Noble as that mandate was, nationalization probably had a fair bit to do with capturing tax revenues from liquor, too.
FANAL maintains a monopoly on the production of guaro and other spirits to this day. If another company wants to produce liquor in Costa Rica, it needs to apply for a concession from the company.
But strict controls over who can distill guaro might be holding back the spirit’s potential to attract a bigger or more affluent demographic.
Cacique is FANAL’s biggest seller, though the company is trying to diversify. Salas slid over a brochure of different kinds of products FANAL makes: creme de menthe, gin, rum, and a variety of flavored guaro, like mango.
Watch mixologist Elizabeth Furlong mix up guaro cocktails:
Soon, a version of the chiliguaro cocktail bottled under the name “Picantico” will be on shelves here. (“Chiliguaro” was already trademarked in Costa Rica in 2013.)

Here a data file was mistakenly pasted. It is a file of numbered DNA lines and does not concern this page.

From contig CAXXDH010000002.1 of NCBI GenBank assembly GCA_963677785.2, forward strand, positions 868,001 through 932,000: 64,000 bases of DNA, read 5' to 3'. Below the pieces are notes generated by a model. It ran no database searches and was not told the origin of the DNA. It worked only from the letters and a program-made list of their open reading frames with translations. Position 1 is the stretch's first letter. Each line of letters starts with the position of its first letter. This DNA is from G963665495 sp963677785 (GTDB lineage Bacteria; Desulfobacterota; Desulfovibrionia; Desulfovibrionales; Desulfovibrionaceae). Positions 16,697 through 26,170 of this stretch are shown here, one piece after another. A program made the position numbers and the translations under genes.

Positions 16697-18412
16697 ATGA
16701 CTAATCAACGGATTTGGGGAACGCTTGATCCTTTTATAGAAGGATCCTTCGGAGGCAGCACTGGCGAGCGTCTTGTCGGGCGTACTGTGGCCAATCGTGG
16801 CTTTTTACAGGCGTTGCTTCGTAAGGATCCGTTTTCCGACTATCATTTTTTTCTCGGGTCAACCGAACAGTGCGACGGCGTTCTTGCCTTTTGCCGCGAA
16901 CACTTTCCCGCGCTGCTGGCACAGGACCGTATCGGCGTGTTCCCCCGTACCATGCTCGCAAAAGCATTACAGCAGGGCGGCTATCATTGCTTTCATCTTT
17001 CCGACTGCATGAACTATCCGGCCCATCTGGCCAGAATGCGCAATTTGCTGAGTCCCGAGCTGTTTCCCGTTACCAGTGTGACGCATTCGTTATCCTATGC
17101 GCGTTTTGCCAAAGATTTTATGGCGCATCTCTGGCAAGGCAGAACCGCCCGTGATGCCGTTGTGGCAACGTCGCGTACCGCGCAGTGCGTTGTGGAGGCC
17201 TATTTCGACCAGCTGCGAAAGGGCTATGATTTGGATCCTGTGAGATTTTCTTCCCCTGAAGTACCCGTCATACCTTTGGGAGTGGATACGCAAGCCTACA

There are differing ideas, though, about how guaro could grow its market and convert skeptical consumers like me.
Elizabeth Furlong, the mixologist who first turned me on to the possibilities of Cacique with her souped-up chiliguaro, told me one afternoon at her San José restaurant, Maza, that rum is poised to be the “next big thing” in the spirits industry.
Like mezcal, which followed tequila into the spotlight, maybe guaro could ride rum’s coattails into cocktail bars around the world.
Furlong thinks there is potential for guaro to attract an upscale market if someone can tell a good story about it and produce a high quality product. She sees parallels between guaro and the Brazilian aguardiente, cachaça.
“There was a trend a while back where people were making premium cachaça,” she said. “People were seeking it out in bars because it was an interesting ingredient. If people tried to do something like that with Cacique, I think consumers would definitely be into it.”